The Proposed Horn of Africa Economic Integration: A Guide for the Perplexed
For the last several weeks, people of the Horn of Africa, have been engaged in debates about new bold idea of a regional integration initiative in the Horn Africa
Peace is not an absence of war, it is a virtue, a state of mind, a disposition for benevolence, confidence, justice. Baruch Spinoza
For the last several weeks, people of the Horn of Africa, have been engaged in debates about new bold ideas of reform presented by the new populist, energetic leader of Ethiopia Abiy Ahmed. The new premier has embarked on (1) a wide-ranging transformative economic and political reform in Ethiopia and (2) a regional integration initiative in the Horn of Africa region. The former part attracted both praise and criticism. (See Ethiopia’s Prime Minister Shows Knack for Balancing Reform and Continuity, Can Ethiopia’s Reforms Succeed?, and Ethiopia: climbing Mount Uncertainty). It is the later part of the proposal – the idea of a regional economic integration – that has not yet fully been scrutinized. The following paragraphs discuss Abiy Ahmed’s vision for the region, the pace with which the premier thrusts his vision and the reality in the region.
To the prime minister’s credit, the region needs new fresh ideas. Indeed, some form of economic coordination can facilitate economic growth and political stability in the region. It is quite plausible that some form of economic coordination, may pave the way for a gradual slow rapprochement over the next 40 years or so. On the other hand, attempting a quick implementation of a full-fledged political integration will only produce grave risks to the stability of the region by exasperating the existing ethnic tensions, especially if such attempts proceed with the current hurried pace. This is certain because there are serious political and practical problems with the idea of political integration in the Horn of Africa. A region mired by conflict, social unrest and distrust amongst the inhabitants.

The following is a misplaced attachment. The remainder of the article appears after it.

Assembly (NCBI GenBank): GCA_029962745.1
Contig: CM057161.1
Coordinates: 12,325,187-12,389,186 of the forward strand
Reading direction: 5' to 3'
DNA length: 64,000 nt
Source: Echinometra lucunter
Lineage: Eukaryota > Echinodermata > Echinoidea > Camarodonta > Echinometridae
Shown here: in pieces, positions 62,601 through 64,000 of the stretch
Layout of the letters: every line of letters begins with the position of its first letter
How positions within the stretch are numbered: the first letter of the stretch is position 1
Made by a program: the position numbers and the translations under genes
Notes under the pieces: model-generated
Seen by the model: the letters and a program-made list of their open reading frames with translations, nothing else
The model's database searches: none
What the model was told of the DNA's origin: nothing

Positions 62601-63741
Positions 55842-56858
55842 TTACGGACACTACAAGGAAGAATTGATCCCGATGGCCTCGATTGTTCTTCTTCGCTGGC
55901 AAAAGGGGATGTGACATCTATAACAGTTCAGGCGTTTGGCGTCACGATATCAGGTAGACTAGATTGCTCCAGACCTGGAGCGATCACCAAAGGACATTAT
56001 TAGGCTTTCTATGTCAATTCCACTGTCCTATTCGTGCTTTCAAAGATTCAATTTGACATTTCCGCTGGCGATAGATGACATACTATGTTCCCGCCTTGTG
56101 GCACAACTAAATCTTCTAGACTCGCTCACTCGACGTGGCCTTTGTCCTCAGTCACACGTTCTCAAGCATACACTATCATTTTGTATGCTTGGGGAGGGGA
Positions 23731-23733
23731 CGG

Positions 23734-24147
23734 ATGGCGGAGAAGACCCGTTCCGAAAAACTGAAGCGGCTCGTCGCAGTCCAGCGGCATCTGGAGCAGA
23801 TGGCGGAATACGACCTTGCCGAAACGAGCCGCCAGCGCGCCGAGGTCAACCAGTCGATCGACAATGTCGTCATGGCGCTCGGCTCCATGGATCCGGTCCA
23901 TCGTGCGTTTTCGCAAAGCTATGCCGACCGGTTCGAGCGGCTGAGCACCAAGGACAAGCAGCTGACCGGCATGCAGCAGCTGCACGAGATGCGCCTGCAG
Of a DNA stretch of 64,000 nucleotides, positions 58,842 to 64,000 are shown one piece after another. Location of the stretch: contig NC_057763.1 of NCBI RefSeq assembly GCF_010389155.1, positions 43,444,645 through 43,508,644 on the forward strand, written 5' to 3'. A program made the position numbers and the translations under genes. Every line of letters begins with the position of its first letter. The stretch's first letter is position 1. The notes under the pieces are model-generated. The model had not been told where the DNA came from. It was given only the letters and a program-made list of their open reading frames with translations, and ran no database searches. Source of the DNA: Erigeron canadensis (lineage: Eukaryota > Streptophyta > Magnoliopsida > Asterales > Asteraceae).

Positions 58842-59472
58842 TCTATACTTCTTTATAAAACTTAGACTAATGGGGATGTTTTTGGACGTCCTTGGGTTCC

There are also contentious technical issues that require unambiguous determination prior the formulation of any regional integration. Questions remain today, about how equitable are the stakeholders engaged in the process? What kind of economic or trading bloc? And how to create an impartial common space for economic and political action for the parties concerned?
An equitable participation in formulating these policies and designing the future of the region is crucial for successful regional economic cooperation. It is worth noting that economic literature on Africa’s economic integration informs us that countries in the region failed to realize economic integration partially because of political issues, rivalry, state-society relations, questions of sovereignty, exclusionary policies, and parochial interests. It is therefore unclear if and how Abiy Ahmed’s enthusiasm alone can single-handedly overcome these long-standing serious challenges.